Current Seminars (2015-2016)

The Seminar Series begin at 12:30pm unless otherwise specified. Food will be served before the seminars. Financial support for the seminars was kindly provided by the Rackham Graduate School.

April 4, 2016

Optofluidic Lasers on Chip

12:30-1:30pm | 1180 Duderstadt

Dr. Sherman Fan

Optofluidic lasers integrate microfluidics, gain medium in liquid environment, and microcavities. They hold great promise for miniaturized and reconfigurable coherent light sources on chip and unconventional biochemical detection and analysis. Here I will first introduce the principle of the optofluidic lasers and then review various types of designs of optofluidic lasers on chip, including ring resonator lasers, Fabry-Perot lasers, distributed-feedback lasers, and photonic crystal lasers, etc. Different types of gain media will be described, such as organic dyes, semiconductor quantum dots, enzyme-substrate reaction products, and fluorescent proteins, etc. Applications of the optofluidic laser will be discussed with emphasis on new optical functions that the optofluidic lasers can potentially offer.

March 7, 2016

Angiogenesis in liquid tumors: An in-vitro assay for leukemic cell induced bone marrow angiogenesis

12:30-1:30pm | 1121 LBME

Dr. Yi Zheng

The critical role of angiogenesis for solid tumor growth and metastatic spread has been well established. In contrast, even though increased vascularity has been commonly observed in bone marrows of patients with hematological malignancies (liquid tumors), the pathophysiology of leukemia induced angiogenesis in the bone marrow remains elusive. In this paper, we demonstrated the usage of a microengineered 3D biomimetic model to study leukemic cell induced bone marrow angiogenesis. Rational design of the 3D angiogenesis chip incorporating endothelial cells (ECs), leukemic cells, and bone marrow stromal fibroblasts provided an efficient biomimetic means to promote and visualize early angiogenic processes. Morphological features of angiogenesis induced by three different leukemic cell lines (U937, HL60, and K562) were investigated and compared. Quantitative measurements of angiogenic factors secreted from monocultures and cocultures of leukemic cells with bone marrow stromal fibroblasts suggested a synergistic relationship between ECs, leukemic cells, and bone marrow stromal fibroblasts for angiogenic induction, and also confirmed the necessity of conducting functional angiogenic assays in proper 3D biomimetic cell culture systems like the one developed in this work.

February 8, 2016

Worm Chips: Microfludics Toos for C. elegans Biology

12:30-1:30pm | 1180 Duderstadt

Dr. Nickos Chronis

The study of small-size animal models, such as the roundworm C. elegans, has provided great insight into several in vivo biological processes, extending from cell apoptosis to neural network computing. The physical manipulation of this micron-sized worm has always been a challenging task. Here, we discuss the applications, capabilities and future directions of a new family of worm manipulation tools, the 'worm chips'. Worm chips are microfabricated devices capable of precisely manipulating single worms or a population of worms and their environment. Worm chips pose a paradigm shift in current methodologies as they are capable of handling live worms in an automated fashion, opening up a new direction in in vivo small-size organism studies.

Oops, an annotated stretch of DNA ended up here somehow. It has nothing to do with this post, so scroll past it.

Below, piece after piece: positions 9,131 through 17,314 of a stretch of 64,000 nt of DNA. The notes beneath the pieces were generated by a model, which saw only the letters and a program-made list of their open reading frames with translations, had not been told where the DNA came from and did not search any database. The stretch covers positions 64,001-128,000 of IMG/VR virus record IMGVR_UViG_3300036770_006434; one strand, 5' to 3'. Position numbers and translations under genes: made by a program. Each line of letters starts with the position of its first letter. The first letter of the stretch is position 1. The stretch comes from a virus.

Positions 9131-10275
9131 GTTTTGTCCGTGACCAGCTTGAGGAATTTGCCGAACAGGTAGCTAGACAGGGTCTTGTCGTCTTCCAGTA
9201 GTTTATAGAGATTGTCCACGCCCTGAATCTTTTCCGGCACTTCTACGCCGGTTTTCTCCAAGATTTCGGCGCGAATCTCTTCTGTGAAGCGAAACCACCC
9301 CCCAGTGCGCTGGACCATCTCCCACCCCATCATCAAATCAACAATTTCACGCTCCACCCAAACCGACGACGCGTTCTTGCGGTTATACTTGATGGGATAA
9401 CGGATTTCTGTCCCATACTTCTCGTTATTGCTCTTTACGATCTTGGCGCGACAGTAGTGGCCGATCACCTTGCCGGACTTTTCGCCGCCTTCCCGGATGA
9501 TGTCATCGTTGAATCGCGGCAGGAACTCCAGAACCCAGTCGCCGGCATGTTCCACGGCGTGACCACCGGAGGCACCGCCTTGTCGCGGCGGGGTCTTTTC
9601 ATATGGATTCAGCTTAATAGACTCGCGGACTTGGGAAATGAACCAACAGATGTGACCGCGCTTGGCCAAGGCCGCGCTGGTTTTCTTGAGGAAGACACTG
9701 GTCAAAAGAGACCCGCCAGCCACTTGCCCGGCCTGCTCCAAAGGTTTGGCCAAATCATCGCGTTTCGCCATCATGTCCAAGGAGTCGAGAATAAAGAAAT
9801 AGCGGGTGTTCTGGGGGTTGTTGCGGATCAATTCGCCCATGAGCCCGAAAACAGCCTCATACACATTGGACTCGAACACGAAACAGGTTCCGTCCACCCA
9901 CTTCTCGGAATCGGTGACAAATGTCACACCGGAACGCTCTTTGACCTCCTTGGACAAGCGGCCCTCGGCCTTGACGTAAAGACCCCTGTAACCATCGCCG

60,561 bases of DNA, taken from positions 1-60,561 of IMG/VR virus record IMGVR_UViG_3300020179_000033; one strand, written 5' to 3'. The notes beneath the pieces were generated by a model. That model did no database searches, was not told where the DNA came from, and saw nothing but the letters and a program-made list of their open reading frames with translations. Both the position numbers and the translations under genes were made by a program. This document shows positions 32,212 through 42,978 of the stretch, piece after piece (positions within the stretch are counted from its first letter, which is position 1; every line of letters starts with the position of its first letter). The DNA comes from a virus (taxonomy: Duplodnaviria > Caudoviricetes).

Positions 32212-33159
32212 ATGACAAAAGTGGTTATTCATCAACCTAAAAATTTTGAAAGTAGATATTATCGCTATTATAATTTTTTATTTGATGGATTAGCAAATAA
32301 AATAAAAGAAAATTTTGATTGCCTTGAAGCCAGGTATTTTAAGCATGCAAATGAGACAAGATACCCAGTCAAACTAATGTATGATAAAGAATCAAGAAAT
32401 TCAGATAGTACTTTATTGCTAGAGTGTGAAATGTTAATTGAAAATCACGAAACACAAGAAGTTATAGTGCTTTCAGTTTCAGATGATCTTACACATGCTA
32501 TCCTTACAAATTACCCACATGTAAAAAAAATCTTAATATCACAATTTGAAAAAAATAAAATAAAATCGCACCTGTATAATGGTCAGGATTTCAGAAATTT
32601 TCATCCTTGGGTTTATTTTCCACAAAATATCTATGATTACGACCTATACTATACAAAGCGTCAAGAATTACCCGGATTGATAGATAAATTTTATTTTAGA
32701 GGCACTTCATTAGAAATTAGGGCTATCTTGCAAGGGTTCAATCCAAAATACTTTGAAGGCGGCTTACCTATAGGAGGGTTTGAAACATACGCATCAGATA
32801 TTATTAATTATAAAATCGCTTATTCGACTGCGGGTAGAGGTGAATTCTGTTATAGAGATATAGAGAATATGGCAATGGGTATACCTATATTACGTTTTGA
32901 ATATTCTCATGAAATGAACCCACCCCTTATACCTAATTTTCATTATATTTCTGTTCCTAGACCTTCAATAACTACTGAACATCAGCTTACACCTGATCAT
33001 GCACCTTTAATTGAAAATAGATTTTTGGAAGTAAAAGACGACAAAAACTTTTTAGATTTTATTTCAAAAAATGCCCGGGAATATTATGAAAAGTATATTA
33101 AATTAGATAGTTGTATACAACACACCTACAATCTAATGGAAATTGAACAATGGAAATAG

January 25, 2016

Water in the Wiring: The Translation of Electronic Circuit Elements into the Fluidic Domain

12:30-1:30pm | 1180 Duderstadt

Priyan Weerappuli

Advancements in microfabrication have enabled the design of microfluidic systems supporting precise fluidic operations that would be impossible to perform manually. By exploiting fundamental similarities between the movement of fluids and that of charge, our lab has developed fluidic analogs for electronic circuit elements. These facilitate the translation of operations and protocols between the fluidic and electronic domains. This talk will focus upon two such elements – the transistor and capacitor – and the manner in which these elements may be combined to recapitulate and interrogate biochemical oscillations in vitro.

January 11th, 2016

Exploring Soft Micro-scale Bioassay Platforms Using Liquid-Liquid Interfaces

12:30-1:30pm | 1180 Duderstadt

Dr. Taisuke Kojima
Takayama Lab | University of Michigan

The scale of reactions determines the amount of products and the cost of materials and processes. Consequently, it is important to determine the reaction scale based on the specific needs of the user. The micro-scale reactor (microreactor), especially when performing multi-step reactions, requires only a small quantity of sample and short time of reaction assessment and has great advantages over the larger counterparts for reactions where materials are limited. As such, the microreactor platform is particularly appealing to the pharmaceutical and biomedical industries where the reduction in time and cost for fast evaluation and implementation of new production protocols is critical. Liquid-liquid interfaces, as described herein, enable rapid and selective mass exchange and diffusion with small quantity of reagents, provide robust and reliable reaction platforms, and open new doors to explore functional material processes and biological assays that conventional approaches requiring multiple reaction vessels fail to achieve. In this talk, soft microreactors are explored and implemented in order to create novel micro-scale bioassay platforms at liquid-liquid interfaces. First, a hybrid system of an aqueous two-phase system and complex coacervation enabling robust membrane-free multi-compartmentalization was invented and complex bioreactions were demonstrated. Next, a liquid-liquid micropatterning technique was expanded to a gel-in-gel micropatterning technique for the biological application where autonomous chemogradients formation and resulting cancer cell migration were performed. The described micro-scale platforms at the liquid-liquid interfaces utilizing macromolecules and microfabrication technology represent an advance in the microreactor concept and provide a unique opportunity to explore further biomedical applications.